Being honest and transparent about overhead costs (i.e., Management & General, Fundraising, etc.) is vital in educating stakeholders on the cost of delivering services. Many people think of overhead as a negative part of doing business, thinking it is something to be minimized in order to maximize something (such as profits or other measurables). However, proper spending on overhead is key to an organization’s long-term sustainability and overall health.

With the implementation of FASB ASU 2016-14, nonprofits are now required to present a statement of functional expenses. Furthermore, nonprofits are required to disclose how costs are allocated between the functional categories (program, management & general, and fundraising). The method of allocation is up to management, but it is generally based on estimates. Everyone agrees this information is essential, but the structure behind an organization’s mission is more important than the percentage of expenses that are presented as “program.” None of a nonprofit’s programs could function without funding (fundraising) or proper management (management and general).

The portion of expenses that are allocated to overhead can vary depending on the mission of the organization. For example, a nonprofit may exist solely to administer certain programs that are specifically funded by government grants. They may not have much overhead in this instance, and their ratio of program expenses to total expenses would likely be greater than 90%. On the other hand, many other nonprofits competing for donor dollars must pay for reasonable and necessary costs of doing business such as:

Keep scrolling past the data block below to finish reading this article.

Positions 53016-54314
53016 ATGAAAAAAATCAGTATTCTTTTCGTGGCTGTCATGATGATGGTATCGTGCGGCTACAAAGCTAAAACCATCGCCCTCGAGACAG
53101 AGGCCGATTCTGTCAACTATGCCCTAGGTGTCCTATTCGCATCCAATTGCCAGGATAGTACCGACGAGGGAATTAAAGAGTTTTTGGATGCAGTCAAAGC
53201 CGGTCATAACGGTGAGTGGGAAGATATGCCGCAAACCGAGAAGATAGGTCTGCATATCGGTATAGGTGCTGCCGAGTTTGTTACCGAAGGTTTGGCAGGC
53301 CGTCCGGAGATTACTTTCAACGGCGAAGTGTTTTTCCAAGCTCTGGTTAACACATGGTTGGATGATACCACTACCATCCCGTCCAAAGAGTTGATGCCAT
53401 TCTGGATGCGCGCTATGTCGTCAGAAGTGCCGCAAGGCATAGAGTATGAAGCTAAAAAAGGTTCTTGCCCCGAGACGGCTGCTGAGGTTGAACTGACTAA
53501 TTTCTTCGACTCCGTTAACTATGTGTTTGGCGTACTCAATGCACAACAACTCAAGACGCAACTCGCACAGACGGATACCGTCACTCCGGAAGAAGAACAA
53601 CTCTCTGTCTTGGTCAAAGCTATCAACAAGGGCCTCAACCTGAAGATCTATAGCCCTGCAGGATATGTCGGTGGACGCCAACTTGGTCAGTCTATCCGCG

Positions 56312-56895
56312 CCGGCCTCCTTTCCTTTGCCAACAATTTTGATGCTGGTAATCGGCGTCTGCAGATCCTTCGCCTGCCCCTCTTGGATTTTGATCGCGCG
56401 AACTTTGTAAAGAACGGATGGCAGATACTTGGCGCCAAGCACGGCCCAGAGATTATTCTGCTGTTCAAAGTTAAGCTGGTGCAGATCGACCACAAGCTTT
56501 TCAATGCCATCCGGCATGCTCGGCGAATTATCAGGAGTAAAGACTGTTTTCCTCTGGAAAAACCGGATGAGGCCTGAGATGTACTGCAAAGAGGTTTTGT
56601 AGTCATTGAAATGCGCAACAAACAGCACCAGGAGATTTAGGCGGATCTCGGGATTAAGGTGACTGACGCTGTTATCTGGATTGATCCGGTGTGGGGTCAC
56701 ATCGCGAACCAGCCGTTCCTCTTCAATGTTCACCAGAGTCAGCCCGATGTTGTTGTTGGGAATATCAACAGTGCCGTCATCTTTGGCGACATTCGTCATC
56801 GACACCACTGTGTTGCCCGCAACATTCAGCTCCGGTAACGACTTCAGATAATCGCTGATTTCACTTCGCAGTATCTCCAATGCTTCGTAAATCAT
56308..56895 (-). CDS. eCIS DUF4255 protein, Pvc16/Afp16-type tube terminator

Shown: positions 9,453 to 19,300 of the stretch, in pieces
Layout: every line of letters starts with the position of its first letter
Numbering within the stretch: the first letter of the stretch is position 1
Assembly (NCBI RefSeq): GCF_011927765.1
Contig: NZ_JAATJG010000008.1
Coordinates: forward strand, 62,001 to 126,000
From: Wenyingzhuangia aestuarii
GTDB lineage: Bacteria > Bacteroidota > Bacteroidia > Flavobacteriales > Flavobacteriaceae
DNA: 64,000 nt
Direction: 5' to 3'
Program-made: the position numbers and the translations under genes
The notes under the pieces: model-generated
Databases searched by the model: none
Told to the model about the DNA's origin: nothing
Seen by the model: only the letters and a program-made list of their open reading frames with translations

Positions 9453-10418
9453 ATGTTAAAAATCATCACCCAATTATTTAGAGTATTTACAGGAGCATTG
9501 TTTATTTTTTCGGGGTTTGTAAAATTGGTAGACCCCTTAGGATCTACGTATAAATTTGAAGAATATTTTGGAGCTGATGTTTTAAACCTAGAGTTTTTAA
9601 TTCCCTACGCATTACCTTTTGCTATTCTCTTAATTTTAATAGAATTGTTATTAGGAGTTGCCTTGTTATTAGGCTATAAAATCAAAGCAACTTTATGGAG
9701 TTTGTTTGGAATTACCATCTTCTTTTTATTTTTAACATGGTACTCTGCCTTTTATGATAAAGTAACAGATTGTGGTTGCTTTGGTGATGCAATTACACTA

• Buildings and equipment
  • Fundraising costs
  • Software implementations (often industry-specific and costly)
  • Training for staff
  • Salaries and benefits for management and administrative staff (such as billers, accountants, supervisors, etc.)

While many donors have concentrated on costs, management, and development, personnel can work on changing the focus of donors from costs to outcomes and impact such as:

  • Statistics on outcomes of clients served
  • Numbers of clients served
  • Volunteer hours (Overhead is essential to coordinate all those volunteers!)
  • Information on how donors can help facilitate the expansion of services or speed of providing the services
  • Other performance measures

In the current environment, most nonprofits (and for-profit businesses) are looking to cut costs. Evaluating ways to cut costs and streamline operations is a worthwhile exercise, but it is important to make sure the supporting structure of your organization is not compromised. Overhead is essential to doing business. High percentages of costs allocated to programs (right or wrong) are not necessarily what we should boast about; instead, furthering the mission and creating positive outcomes are the most important to the health of the organization.

Ross Van Laar, CPA, and Manager at TDT, discusses misconceptions on overhead in nonprofits and what can be done to change perceptions. With eight years of experience, Ross specializes in audits of nonprofits, small businesses, and employee benefit plans.